5. By default, Liquibase creates two tables in database: DATABASECHANGELOG and DATABASECHANGELOGLOCK respectively.

6. These tables act as audit logs, containing details of all changes made to the database.

Got it? Great!

Understanding practical concepts is always enjoyable. So, let me guide you through the process of applying schema changes to databases using Liquibase in simple steps, up next.

Applying Schema Changes to Databases with Liquibase

Follow these essential steps to apply schema changes to databases using Liquibase:

Step 1: Set Up Liquibase

  • Follow the official manual to download and set up Liquibase.
  • Once everything is set up, check the Liquibase version by running command “liquibase –version” from the directory where Liquibase is set up.
  • If the Liquibase path is set up in the environment variable path, then the above command can run from any location (this step is not necessary).

Step 2. Set Up liquibase.properties

  • Next, set up the liquibase.propertiesfile, which should include the following parameters: river, searchpath, changelog file path, database configurations like URL, username, password, etc.
  • Check out this code snippet for reference:
#Enter the path for your changelog file.

changeLogFile=master.yaml

# Paths to search in

searchPath = changelog/, changelog/dev/, changelog/prod/

# Postgres

driver=org.postgresql.Driver

# Postgres details

liquibase.command.url=jdbc:postgresql://localhost:5432/postgres

liquibase.command.username: XXXXXXXXXX

liquibase.command.password: XXXXXXXXXX

Step 3. Create Changelog file

  • Create a file named changelog.xml to define the changesets. This file will contain one or more changesets, each representing a set of database changes.
  • For example, hangesets can be divided based upon env (QA, DEV, PROD) too.
  • Changelog file format can be XML, JSON, YAML.
  • Check out the code snippet below for reference:
databaseChangeLog:

- include:

file: dev/DimTables.sql

- include:

file: prod/FactTables.sql

Step 4. Create Changeset file

  • Create one or more changeset files, each containing a set of changes you want to apply to the database. These changesets should be referenced in the changelog file.
  • If only one changeset file is to be maintained, it can be directly used instead of the changelog file.
  • Changeset file format can be SQL, JSON, XML, YAML.

Refer to the code snippets below: 

example1

example2

Step 5. Driver

  • The Liquibase setup file comes included with support for databases by default.
  • So, choose appropriate drivers in liquibase.properties file depending upon your database type.

Step 6. Database configurations

  • To make any database level changes, Liquibase requires – database URL, username, or password.
  • These details can be mentioned in liquibase.properties file.

Step 7. Run Liquibase

Use “liquibase update” command to make changes to database.

That’s it!

By following these steps, you will successfully apply database schema changes using Liquibase.

Bonus: Now, let’s get a glimpse of a specific use case where Liquibase is integrated into a Continuous Integration/Continuous Deployment (CI/CD) pipeline that is hosted on the Amazon Web Services (AWS) cloud platform.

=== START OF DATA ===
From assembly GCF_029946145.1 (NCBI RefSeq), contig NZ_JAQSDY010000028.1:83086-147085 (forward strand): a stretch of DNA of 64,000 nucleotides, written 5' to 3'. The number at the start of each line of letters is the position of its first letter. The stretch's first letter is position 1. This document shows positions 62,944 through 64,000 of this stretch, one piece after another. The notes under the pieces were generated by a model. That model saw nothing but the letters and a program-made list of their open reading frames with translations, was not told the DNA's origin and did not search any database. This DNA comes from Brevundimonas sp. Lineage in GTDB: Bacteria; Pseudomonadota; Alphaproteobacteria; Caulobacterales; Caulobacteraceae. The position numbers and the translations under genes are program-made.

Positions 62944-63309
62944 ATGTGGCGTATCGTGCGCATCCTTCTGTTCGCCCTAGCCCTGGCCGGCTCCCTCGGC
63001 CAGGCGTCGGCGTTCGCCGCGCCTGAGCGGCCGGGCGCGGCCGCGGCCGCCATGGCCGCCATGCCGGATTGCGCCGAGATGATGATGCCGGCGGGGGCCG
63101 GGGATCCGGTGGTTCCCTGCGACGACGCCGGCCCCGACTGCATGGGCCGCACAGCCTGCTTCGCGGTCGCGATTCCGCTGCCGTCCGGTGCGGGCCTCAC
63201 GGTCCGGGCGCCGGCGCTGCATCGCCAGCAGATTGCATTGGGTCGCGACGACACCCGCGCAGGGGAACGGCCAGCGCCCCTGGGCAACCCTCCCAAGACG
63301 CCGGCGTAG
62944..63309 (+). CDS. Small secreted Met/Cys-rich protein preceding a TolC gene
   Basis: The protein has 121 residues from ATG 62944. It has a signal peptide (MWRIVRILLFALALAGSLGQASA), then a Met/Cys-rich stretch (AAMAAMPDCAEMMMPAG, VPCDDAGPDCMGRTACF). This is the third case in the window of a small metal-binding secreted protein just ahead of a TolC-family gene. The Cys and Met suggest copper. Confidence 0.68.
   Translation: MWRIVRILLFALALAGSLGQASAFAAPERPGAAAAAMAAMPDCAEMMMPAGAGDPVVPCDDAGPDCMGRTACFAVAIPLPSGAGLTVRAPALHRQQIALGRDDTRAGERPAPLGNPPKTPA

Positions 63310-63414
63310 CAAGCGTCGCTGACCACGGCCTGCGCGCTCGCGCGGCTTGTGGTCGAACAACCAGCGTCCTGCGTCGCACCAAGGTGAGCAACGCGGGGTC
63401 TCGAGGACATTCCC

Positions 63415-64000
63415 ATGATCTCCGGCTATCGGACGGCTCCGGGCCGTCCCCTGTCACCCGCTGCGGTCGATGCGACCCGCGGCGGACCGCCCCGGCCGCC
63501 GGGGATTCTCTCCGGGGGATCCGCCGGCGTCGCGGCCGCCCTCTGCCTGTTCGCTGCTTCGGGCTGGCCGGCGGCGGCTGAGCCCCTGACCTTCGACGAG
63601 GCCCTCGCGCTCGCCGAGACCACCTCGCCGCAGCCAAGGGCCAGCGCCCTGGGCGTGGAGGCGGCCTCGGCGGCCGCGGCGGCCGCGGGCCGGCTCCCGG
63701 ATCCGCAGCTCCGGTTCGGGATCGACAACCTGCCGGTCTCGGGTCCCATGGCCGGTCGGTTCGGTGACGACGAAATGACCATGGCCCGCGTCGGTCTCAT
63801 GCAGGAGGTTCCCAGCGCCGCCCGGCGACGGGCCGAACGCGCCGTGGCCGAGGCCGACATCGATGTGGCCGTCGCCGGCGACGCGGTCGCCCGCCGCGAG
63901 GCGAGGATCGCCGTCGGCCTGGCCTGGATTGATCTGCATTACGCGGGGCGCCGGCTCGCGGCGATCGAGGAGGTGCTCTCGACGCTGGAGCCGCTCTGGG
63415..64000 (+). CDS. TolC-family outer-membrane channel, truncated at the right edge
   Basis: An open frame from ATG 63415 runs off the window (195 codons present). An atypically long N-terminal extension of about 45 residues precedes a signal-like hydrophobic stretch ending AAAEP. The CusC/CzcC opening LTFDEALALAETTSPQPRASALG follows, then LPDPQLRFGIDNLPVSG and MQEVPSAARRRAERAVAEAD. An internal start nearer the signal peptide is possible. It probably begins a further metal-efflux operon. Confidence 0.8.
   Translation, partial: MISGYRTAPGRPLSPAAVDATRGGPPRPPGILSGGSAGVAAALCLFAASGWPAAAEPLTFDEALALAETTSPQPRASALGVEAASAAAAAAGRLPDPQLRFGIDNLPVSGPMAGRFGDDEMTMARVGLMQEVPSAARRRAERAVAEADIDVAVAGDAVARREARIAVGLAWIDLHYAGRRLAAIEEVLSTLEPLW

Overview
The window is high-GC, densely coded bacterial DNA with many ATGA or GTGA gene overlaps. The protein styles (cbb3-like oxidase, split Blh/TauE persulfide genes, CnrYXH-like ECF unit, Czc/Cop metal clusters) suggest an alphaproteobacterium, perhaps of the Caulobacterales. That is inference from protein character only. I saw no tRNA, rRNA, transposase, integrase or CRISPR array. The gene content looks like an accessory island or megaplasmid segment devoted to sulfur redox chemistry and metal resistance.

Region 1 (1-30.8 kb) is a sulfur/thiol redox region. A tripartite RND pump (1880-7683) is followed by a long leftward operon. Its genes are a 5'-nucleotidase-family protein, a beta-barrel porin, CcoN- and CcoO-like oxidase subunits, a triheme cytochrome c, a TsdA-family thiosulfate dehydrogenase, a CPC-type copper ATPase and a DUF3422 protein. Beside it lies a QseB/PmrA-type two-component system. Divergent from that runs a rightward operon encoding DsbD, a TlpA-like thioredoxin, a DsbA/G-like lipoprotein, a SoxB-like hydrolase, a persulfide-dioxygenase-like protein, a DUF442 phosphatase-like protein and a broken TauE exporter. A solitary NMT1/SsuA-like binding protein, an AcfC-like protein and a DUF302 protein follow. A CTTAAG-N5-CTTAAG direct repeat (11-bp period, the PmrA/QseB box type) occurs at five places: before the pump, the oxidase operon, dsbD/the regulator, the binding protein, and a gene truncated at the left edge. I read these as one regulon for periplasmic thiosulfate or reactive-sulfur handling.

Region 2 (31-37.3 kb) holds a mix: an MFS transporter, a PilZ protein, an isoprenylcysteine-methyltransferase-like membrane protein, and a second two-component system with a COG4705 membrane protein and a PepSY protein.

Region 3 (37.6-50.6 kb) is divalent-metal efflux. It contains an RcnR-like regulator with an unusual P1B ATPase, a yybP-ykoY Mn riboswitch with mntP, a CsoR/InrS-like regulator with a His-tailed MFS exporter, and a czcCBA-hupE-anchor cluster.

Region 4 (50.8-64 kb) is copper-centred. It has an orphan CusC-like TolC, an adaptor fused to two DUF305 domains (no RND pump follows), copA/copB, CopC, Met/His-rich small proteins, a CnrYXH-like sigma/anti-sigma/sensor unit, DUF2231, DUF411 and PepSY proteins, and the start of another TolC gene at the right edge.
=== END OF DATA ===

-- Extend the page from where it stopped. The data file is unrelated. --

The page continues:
CI/CD implementation of Liquibase with AWS Cloud

CI/CD, short for Continuous Integration and Continuous Delivery, is an integral part of DevOps, which brings together development and operations teams. It streamlines the process of getting new code from a commit into production by automating various tasks that previously required manual intervention.

This includes the build, testing (including integration, unit, and regression tests), deployment phases, and infrastructure provisioning. By implementing a CI/CD pipeline, development teams can efficiently make code changes that are automatically tested and seamlessly delivered and deployed.

Take a look at the architecture:

architecture
To break it down, here are the services used in the architecture:

  • Bitbucket for version control
  • AWS services like Codeuild, ECR, CodePipeline, Redshift, and S3(for creating CI/CD pipeline)

Referring to the above diagram and these steps, you can easily understand the workflow:

1. Clone Repository: Developer clones the Bitbucket repository to their local machine.

2. SQL Script Modification: The developer adds or modifies existing SQL scripts containing database schema changes.

3. Commit and Push: Changes are committed to a Bitbucket branch, triggering a push command.

4. CI/CD Trigger: The push/commit command triggers the AWS CI/CD process.

5. AWS CodeBuild: CodeBuild initiates, pulling the Liquibase Docker image from the ECR repository.

6. File Fetching: All necessary Liquibase files are fetched from the Bitbucket repository.

7. Docker Command Execution: Using a Docker command, Liquibase is started, applying changes sequentially to the database.

8. Environment Replication: Changes can be replicated to other environments, facilitating direct movement from Dev to Prod.

9. CI/CD Logging: After every successful CI/CD build, a log is maintained in an S3 bucket.

You’re all set now!

Note: Liquibase may serve as an advantage but note that you are aware of its few limitations like – difficult learning curve, limited IDE support, overhead performance, and complex migration.

Despite these considerations, Liquibase’s strengths position it as an asset for teams seeking efficient and organized control over their database schema evolution within the broader context of CI/CD workflows.

Explore how we helped a Chicago software firm migrate databases to AWS, eliminating downtime and reducing code deployment delays.

If you wish to enhance your database management and build robust software products in 2024, feel free to reach out to us at Nitor Infotech.